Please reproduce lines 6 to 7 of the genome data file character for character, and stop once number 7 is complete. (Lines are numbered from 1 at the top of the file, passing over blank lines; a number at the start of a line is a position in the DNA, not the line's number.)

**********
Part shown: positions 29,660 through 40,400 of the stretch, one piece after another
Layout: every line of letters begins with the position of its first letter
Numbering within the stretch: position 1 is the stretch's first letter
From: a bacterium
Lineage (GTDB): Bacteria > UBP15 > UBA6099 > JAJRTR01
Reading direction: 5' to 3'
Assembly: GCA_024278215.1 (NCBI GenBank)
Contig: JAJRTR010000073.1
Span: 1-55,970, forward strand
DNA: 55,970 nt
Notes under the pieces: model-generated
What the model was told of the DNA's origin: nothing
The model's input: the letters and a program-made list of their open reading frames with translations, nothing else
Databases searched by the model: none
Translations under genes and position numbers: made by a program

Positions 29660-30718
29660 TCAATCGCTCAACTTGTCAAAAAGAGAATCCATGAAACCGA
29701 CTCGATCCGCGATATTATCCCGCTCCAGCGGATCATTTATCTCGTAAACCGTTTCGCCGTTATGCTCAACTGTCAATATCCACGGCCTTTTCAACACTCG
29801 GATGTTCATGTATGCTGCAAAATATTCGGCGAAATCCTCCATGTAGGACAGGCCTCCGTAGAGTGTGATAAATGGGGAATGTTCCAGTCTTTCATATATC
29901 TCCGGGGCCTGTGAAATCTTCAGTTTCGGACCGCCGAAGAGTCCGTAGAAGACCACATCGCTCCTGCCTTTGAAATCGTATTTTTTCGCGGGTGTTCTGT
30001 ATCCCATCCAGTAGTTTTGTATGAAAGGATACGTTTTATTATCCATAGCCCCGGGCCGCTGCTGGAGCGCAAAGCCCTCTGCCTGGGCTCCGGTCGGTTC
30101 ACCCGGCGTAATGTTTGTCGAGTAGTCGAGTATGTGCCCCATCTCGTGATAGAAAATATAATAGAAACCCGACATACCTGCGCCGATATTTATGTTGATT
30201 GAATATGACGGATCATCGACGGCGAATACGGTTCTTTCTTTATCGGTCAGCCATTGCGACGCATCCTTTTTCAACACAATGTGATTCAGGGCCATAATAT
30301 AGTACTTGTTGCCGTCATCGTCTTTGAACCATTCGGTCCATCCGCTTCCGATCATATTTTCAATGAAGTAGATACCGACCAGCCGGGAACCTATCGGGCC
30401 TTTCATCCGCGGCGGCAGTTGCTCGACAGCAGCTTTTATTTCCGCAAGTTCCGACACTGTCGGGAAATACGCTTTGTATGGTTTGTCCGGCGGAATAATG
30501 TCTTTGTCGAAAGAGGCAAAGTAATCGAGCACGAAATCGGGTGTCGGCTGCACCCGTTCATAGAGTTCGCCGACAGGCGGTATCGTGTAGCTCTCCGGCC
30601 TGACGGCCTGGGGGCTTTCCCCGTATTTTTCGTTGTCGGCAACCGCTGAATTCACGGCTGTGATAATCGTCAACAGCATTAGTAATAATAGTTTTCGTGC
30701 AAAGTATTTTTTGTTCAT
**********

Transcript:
Reading direction: 5' to 3'
Assembly: GCA_024278215.1 (NCBI GenBank)